You know you need to signpost your actions – but something I’ve learned in my – cough – years of DMing is that often when I think I’m making something incredibly obvious, my players think I’m dropping tiny hints at best.
You mentioned you’re currently using things like letters on the dead guards and the actions of authorities. Do your players see these letters at all? Do the letters adequately explain the situation? If it’s something like this one, while it may suffice to make your players feel guilty about killing that guard, it isn’t necessarily indicative that the players are the bad guys. Likewise, if you haven’t sufficiently established the nature of the authorities or the government (likely not given the players perceive it as “unjust”), the players have no reason to assume it’s anything else.
Remember, your players are operating under typical RPG assumptions, which is that PCs are the heroes no matter what acts of criminality they get up to. Think about Link smashing pots in random people’s houses, or Cloud slaughtering dozens of ShinRa guards. The plot still frames both Link and Cloud as heroes, in part because of Gameplay and Story Segregation, which requires the game to provide challenges and loot to the players even when it’s not strictly logical; but also because that’s just how RPGs tend to work.
In other words, you’ve answered your own question: you simply need to signpost more effectively.
In particular, focus on telegraphing to the players what their actions look like to innocent people of the country, and make it at least twice as obvious as you think you need to. Have villagers run away when the party approaches, screaming for help because “those mercenaries from $HomeCountry are here!”. Have “wanted” posters everywhere, which specifically talk about the players’ actions in terms that you’d normally see on a Disney villain’s rap sheet. Have the next batch of heroes, as you suggested, try talking to the PCs before attacking, and use language specifically describing them as bad guys, such as “Halt, $HomeCountry soldiers! We know you have come to our nation to scout our defenses and assassinate our leaders. You have butchered our guards and allied with that most ancient of evils, a lich. Come peacefully and your deaths will be swift and painless, or stand and die like the villains you are!”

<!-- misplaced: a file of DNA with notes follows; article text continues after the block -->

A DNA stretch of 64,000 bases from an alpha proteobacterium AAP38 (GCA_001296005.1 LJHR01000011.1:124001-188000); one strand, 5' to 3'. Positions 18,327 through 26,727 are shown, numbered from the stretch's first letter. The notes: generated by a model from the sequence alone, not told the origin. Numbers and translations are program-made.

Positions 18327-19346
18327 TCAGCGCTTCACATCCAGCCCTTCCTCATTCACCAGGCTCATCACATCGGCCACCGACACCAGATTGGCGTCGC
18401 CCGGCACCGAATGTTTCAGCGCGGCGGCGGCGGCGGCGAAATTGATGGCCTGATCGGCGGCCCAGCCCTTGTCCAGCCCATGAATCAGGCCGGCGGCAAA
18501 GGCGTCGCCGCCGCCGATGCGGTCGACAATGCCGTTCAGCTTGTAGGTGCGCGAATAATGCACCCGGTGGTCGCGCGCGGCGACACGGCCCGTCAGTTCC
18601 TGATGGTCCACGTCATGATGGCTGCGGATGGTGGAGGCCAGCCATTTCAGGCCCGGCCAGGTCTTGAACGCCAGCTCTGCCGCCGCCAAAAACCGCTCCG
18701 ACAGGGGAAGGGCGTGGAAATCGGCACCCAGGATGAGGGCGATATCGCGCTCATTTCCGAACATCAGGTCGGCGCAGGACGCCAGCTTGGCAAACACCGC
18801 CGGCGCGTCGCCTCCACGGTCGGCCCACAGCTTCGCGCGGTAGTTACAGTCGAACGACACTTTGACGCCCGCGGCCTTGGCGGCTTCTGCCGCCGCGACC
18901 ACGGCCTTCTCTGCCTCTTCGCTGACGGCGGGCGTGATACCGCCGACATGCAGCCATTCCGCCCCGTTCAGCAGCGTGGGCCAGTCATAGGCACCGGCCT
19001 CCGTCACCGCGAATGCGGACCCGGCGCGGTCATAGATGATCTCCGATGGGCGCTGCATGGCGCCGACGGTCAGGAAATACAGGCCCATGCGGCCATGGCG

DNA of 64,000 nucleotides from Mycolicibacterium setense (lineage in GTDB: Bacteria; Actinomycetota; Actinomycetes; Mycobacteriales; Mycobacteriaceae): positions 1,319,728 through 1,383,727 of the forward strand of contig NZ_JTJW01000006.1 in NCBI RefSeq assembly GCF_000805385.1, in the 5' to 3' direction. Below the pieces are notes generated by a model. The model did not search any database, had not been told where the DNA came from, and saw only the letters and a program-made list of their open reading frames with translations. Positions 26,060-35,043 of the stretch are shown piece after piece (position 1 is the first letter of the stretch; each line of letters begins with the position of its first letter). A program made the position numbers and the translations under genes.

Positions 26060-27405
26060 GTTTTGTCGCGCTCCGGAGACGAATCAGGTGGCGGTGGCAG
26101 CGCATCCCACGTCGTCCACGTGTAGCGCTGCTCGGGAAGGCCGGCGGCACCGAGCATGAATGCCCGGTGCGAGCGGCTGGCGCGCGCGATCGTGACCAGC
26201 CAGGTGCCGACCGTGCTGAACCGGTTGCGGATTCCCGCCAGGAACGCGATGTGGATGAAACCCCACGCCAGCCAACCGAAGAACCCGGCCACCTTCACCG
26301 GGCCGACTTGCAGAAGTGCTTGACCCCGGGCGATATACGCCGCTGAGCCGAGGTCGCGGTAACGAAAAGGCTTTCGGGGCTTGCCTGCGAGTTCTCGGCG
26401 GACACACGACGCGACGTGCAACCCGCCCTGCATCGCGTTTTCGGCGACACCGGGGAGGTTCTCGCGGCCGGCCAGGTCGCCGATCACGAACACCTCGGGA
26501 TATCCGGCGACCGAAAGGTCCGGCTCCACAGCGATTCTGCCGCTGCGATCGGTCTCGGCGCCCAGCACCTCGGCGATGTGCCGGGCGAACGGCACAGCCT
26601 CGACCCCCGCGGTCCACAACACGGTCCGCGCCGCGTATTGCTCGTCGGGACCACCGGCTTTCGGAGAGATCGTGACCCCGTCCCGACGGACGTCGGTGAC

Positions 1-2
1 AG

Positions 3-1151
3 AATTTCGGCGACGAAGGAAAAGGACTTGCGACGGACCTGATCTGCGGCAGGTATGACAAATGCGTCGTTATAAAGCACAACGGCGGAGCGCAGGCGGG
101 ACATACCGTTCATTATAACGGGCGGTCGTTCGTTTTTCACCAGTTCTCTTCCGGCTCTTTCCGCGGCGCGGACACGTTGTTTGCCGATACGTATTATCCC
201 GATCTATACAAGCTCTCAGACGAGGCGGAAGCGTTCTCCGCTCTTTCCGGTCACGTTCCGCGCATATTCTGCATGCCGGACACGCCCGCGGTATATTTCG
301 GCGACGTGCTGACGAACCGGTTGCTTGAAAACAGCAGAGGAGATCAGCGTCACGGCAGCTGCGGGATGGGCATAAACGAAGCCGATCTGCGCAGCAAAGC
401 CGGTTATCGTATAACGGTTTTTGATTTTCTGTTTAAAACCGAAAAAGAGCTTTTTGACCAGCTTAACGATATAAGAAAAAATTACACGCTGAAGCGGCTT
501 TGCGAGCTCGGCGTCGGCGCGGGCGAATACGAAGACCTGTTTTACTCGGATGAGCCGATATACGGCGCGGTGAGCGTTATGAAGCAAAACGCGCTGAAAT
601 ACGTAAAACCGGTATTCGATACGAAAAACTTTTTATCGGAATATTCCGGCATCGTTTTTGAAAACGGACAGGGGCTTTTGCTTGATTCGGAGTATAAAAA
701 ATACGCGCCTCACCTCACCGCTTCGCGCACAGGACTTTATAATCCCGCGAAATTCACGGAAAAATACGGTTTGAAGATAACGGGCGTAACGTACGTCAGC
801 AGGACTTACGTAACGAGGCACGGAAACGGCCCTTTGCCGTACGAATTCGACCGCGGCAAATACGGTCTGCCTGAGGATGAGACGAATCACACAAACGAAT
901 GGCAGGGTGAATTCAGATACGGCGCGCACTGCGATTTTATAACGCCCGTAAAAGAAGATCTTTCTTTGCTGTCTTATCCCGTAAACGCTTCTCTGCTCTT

As @Mark Gardner noted in a comment and @Icyfire in an answer, it’s especially important to use signposts which the PCs have reason to trust or believe. This could be friends of the PCs who say, “Man, you guys are getting pretty scary, just slaughtering all those guards like it’s nothing…” and act generally hesitant around them; or trustworthy authority figures (if you have clerics, paladins, or similar religious characters, a priest or other religious authority can be very useful here) who comment that the PCs are useful and effective, but “if you weren’t working for me I’d have arrested you by now”.
The point here is that your players likely haven’t caught on to how they’re seen in this new country. They have no reason to believe their actions are not being ignored in typical RPG fashion – all they see is random encounters and boss fights. You need to make clear to them, repeatedly and excruciatingly from trustworthy sources, that this is not the case.
(As a side note, your players might well choose to continue as they have been, and run with their reputation as villains. Since you say you’re fine running an evil party, there’s nothing wrong with that, but at that point you’ll want to break character and have a brief “Session Zero 2.0” where you check in with the players that this is, in fact, what they want.)